N-triad: Arihant sub to be ready in 2 yrs
Once inducted, India can deliver strategic nuke weapons from land, air and undersea.
New Delhi: India`s indigenous nuclear-powered submarine INS Arihant will be ready for deterrent patrols in two years from now, completing the nation`s capability to deliver strategic weapons from land, air and undersea.
Navy Chief Nirmal Verma said at his annual press conference here that the Arihant, which was a top secret
project till its launch at Visakhapatnam last year, will be ready for operational patrols by 2012 and the project itself was making good progress.
"We have a declared policy of no-first-use...but we have Arihant. It is there. We have a triad in place now, but we have to use it as effectively as possible. We will have Arihant going within two years and there is progress in the project, despite some hiccups," he said when asked to react to nuclear weapons that Pakistan is amassing in recent years.
The nuclear triad, he said, would be complete only when India has strategic nuclear missiles that could be launched from land, air and sea.
"You are absolutely right, it is a triad only when you have a strategic weapon on the platform. Yes, it (nuclear triad) is there. When it (Arihant) is commissioned and goes to sea it will be on deterrent patrol. The triad would be there when Arihant is commissioned," he said.
Explaining the hiccups in the project, he said there were some delays with regard to indigenous equipment that would be fitted on the submarine. "But I think we will be within time and commission the vessel by 2012," he added.
On strategic nuclear deterrence, he said India had taken "a whole lot of action" and that explained the construction of INS Arihant.
"We have Arihant, fortunately, one can talk of now. This option is there. We have the triad in place and the idea is to use it as effectively as possible," he added.
India had formally launched INS Arihant in July last year and it would be the first in the series of three nuclear- powered submarines that India is building indigenously with some help from the Russians.
It already possesses or is in the process of possessing a family of nuclear-tipped missiles including the Agni series, Prithvi variants, naval missile Dhanush, and submarine launched Sagarika.
Asked about media reports from Russia openly talking of India leasing its Akula-II `Nerpa` nuclear powered submarine for 10 years, Verma refused to say anything.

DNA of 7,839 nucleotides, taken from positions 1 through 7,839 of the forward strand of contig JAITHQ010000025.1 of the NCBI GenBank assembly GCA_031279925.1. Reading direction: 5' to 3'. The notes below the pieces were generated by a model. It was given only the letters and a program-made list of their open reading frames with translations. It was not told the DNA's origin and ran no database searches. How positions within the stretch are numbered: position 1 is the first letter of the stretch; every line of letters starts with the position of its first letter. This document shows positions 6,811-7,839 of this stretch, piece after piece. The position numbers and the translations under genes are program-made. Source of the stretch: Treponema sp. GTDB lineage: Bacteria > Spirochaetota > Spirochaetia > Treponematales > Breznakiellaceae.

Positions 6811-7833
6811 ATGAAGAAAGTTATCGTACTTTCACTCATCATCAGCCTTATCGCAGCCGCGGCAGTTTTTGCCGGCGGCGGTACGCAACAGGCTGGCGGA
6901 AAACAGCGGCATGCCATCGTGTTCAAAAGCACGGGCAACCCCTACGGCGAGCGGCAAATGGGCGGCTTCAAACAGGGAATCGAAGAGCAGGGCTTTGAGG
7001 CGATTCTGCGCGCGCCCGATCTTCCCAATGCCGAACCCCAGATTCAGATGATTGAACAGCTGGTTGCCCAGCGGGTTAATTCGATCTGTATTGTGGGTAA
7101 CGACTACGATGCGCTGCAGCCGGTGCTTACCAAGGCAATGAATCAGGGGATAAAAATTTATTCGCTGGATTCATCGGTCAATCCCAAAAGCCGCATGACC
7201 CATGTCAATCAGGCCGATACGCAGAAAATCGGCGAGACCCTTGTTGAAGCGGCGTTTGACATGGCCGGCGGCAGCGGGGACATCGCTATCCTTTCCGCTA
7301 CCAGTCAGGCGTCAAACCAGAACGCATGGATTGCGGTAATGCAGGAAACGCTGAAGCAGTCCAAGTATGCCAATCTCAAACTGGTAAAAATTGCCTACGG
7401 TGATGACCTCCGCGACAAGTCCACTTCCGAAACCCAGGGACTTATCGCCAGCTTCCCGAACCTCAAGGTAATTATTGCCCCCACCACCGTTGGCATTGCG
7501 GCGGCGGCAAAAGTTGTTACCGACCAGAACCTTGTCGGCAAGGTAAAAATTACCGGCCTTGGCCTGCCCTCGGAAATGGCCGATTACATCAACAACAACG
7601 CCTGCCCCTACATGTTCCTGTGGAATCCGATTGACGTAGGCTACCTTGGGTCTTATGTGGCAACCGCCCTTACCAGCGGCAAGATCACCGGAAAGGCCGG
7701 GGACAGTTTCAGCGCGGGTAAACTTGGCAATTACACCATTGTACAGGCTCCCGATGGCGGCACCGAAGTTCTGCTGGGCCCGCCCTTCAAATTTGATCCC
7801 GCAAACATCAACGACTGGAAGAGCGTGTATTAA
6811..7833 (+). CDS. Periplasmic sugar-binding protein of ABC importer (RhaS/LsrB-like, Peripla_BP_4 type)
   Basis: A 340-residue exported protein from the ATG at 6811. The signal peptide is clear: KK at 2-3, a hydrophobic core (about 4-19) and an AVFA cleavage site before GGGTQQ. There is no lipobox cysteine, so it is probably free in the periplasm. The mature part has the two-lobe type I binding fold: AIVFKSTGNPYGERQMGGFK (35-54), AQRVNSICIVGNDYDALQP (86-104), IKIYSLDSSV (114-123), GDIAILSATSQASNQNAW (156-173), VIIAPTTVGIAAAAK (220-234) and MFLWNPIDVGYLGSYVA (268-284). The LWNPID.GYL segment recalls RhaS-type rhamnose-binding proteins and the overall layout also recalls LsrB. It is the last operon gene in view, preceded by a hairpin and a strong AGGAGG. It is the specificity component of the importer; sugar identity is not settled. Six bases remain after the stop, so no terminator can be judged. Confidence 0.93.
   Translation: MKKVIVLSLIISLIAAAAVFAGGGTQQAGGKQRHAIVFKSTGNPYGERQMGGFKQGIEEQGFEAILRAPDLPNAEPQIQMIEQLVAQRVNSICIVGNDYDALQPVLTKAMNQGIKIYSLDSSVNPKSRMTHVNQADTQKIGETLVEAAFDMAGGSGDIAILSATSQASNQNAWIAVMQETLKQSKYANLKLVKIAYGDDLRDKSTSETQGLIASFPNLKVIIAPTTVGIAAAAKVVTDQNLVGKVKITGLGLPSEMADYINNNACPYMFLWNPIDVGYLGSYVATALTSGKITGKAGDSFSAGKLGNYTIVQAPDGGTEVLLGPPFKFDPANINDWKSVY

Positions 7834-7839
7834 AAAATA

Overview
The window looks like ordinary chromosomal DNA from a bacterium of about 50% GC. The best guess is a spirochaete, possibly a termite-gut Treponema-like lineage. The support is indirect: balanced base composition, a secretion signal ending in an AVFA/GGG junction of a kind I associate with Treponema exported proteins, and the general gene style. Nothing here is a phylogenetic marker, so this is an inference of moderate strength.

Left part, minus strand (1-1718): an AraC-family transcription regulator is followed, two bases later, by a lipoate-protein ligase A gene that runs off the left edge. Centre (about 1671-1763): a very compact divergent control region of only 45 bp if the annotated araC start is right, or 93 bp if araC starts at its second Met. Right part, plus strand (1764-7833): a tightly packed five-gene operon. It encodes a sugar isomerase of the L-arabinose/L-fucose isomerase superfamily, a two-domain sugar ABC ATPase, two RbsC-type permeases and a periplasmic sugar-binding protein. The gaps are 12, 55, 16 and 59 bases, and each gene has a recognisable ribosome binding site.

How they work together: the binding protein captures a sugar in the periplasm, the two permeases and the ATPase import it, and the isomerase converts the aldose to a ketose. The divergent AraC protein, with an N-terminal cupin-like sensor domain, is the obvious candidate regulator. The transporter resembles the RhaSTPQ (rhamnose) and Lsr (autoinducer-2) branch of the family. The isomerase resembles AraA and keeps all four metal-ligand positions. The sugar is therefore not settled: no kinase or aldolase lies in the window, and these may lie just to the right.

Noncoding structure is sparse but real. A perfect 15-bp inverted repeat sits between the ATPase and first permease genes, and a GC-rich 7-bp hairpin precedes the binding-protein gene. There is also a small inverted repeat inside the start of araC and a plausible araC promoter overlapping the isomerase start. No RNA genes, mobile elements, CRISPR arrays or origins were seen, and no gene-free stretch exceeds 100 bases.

The reports have said that India was getting the Nerpa by March next year and would operate it for 10 years to train its naval personnel to work on the nuclear-powered submarine fleet
it is building starting with Arihant.
In the late 1980s, India had operated another Russian nuclear submarine by christening it as INS Chakra for about three years, again on lease.
Verma said the Scorpene submarine project, currently under construction at the Mumbai-based Mazagon Docks Limited (MDL) to build six submarines, would be completed and the vessels
inducted into the fleet by 2015.
The government, he said, had also given approvals for six more conventional second line of submarines to be constructed partly with MDL and the Visakhapatnam-based Hindustan Shipyard
Limited (HSL) that Defence Ministry acquired from the Shipping Ministry last year.
"For the last 17 years, we did not construct an indigenous submarine and for the first time we took up Scorpene construction. That`s why we have had some delays in some equipments for the project. But with the second line of submarines, it will help us to reduce the gap (in the fleet)," he said.
The Navy currently operates 15 conventional submarines, but these are soon approaching their obsolescence stage. Of the existing fleet, 10 are Kilo class submarines, four HDW submarines and the last belongs to the Foxtrot class.
He said India hopes to begin construction of indigenous submarines and the idea of building the Scorpene and the second line of vessels was to develop that capability for future exploitation, as envisaged by the Cabinet Committee on Security in 1999.